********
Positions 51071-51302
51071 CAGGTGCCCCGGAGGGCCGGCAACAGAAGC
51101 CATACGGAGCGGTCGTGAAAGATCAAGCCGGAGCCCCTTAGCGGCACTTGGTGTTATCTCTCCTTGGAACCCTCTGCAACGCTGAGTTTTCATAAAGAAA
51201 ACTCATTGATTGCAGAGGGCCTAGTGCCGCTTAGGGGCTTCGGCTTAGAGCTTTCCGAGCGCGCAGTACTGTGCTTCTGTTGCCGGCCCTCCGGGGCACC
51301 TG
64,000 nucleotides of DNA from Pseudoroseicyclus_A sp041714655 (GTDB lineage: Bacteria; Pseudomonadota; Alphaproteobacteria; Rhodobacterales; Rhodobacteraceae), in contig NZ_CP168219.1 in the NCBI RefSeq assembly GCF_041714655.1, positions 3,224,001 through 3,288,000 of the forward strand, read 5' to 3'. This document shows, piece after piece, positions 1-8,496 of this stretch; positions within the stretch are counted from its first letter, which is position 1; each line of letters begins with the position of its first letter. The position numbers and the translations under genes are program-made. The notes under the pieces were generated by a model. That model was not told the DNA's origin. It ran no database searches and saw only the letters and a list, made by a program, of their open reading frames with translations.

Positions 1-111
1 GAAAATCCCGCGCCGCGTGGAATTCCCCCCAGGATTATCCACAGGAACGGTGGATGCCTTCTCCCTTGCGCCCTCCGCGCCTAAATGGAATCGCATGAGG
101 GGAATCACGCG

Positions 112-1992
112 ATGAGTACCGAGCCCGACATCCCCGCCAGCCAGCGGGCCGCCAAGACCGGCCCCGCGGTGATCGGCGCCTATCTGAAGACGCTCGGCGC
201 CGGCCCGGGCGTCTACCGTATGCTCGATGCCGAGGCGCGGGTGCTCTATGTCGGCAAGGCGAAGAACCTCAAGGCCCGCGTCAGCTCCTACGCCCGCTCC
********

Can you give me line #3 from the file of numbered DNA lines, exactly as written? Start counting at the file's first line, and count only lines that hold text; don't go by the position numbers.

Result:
51101 CATACGGAGCGGTCGTGAAAGATCAAGCCGGAGCCCCTTAGCGGCACTTGGTGTTATCTCTCCTTGGAACCCTCTGCAACGCTGAGTTTTCATAAAGAAA